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Violent clashes in Suez, police station set on fire
By Marwa Al-A’asar SUEZ, Egypt: Around 1,000 demonstrators clashed with security forces in Al-Arbeen Square and Al-Geish Street in the northern city of Suez Thursday, protesting the security’s alleged use of live ammunition during earlier protests which killed four people. A police station was set on fire as families of the victims who died in …
DNE January 27, 2011 Be the first to comment

B
y Marwa Al-A’asar
SUEZ, Egypt: Around 1,000 demonstrators clashed with security forces in Al-Arbeen Square and Al-Geish Street in the northern city of Suez Thursday, protesting the security’s alleged use of live ammunition during earlier protests which killed four people.
A police station was set on fire as families of the victims who died in clashes with security on Tuesday threw Molotov cocktails and stones at Al-Arbeen police station.
The fire department was also set ablaze by demonstrators demanding the ouster of President Hosni Mubarak.
One hundred lawyers gathered in front of the police station to demand the release of detained protestors.
Clashes broke out between protestors and security forces in Al-Geish Street where teargas was used to disperse the crowds, who wore masks and hurled stones from nearby alleys.
Suez witnessed the most intense clashes since nationwide demonstrations broke out on Tuesday demanding jobs, civil rights and an end to the Mubarak regime. The use of live ammunition resulted in dozens of casualties, including a 12-year-old child, and four deaths.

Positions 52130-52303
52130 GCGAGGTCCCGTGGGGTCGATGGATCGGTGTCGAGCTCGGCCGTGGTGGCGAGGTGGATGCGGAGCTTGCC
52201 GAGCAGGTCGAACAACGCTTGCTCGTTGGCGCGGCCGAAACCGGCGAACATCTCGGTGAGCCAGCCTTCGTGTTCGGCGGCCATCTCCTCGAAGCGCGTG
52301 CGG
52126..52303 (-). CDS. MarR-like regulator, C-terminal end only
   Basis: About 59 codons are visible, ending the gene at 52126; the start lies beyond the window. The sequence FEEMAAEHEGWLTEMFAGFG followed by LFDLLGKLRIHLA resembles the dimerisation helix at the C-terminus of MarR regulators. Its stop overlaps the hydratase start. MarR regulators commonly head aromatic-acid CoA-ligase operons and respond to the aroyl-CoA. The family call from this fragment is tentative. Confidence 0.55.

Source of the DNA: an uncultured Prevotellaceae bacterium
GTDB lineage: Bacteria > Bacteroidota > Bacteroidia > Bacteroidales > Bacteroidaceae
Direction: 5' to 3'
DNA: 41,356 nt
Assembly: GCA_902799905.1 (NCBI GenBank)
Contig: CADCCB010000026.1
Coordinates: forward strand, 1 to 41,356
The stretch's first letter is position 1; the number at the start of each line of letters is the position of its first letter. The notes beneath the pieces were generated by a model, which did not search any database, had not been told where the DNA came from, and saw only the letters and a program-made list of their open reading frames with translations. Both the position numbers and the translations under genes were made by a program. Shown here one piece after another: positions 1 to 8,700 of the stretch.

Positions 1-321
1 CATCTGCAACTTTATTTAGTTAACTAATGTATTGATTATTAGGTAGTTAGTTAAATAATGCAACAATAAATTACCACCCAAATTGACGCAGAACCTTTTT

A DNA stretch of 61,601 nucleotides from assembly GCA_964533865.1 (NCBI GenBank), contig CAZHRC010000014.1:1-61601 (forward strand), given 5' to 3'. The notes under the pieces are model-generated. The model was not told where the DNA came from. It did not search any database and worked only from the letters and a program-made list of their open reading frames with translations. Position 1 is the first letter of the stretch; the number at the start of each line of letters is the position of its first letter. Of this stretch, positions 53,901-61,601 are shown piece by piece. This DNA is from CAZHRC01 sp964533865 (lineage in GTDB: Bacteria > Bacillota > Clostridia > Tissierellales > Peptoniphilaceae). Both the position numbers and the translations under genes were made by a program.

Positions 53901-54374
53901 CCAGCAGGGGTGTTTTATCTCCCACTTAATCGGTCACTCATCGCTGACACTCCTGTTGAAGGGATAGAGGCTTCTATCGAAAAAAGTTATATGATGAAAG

“Our living conditions are hard; we are unemployed and can’t afford to get married and we want change,” one protestor said.
Medical sources in the city told Daily News Egypt that the number of those injured since Tuesday has reached 190.
“Fifteen minutes before the clashes began, more than 14 ambulances cars deployed,” the source, speaking on condition of anonymity, said.
Protestors said they weren’t affiliated with any political party or opposition movement but they were protesting against security’s use of violence although the protests were peaceful.
According to the Associated Press, about 1,000 people had gathered in front of the morgue Wednesday night chanting anti-government slogans and calling “God is Great” as they waited for the release of Gharib Abdelaziz, a 45-year-old baker who became the third person killed by police in Suez when he was shot in the stomach during a protest.
A burning tire and rocks litter the streets as protestors clash with anti-riot police in Suez on Jan. 27. (AFP Photo/Khaled Desouki)
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Angry protestors shout anti-government slogans during a protest in Suez, Thursday, Jan. 27. (AP Photo)
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Smoke billows from a fire station set ablaze by Egyptian demonstrators demanding the ouster of President Hosni Mubarak battle police in Suez on Jan.27. (AFP Photo/Khaled Desouki)
Topics: Jan25 Revolution January 25 revolutionJanuary 28 Suez
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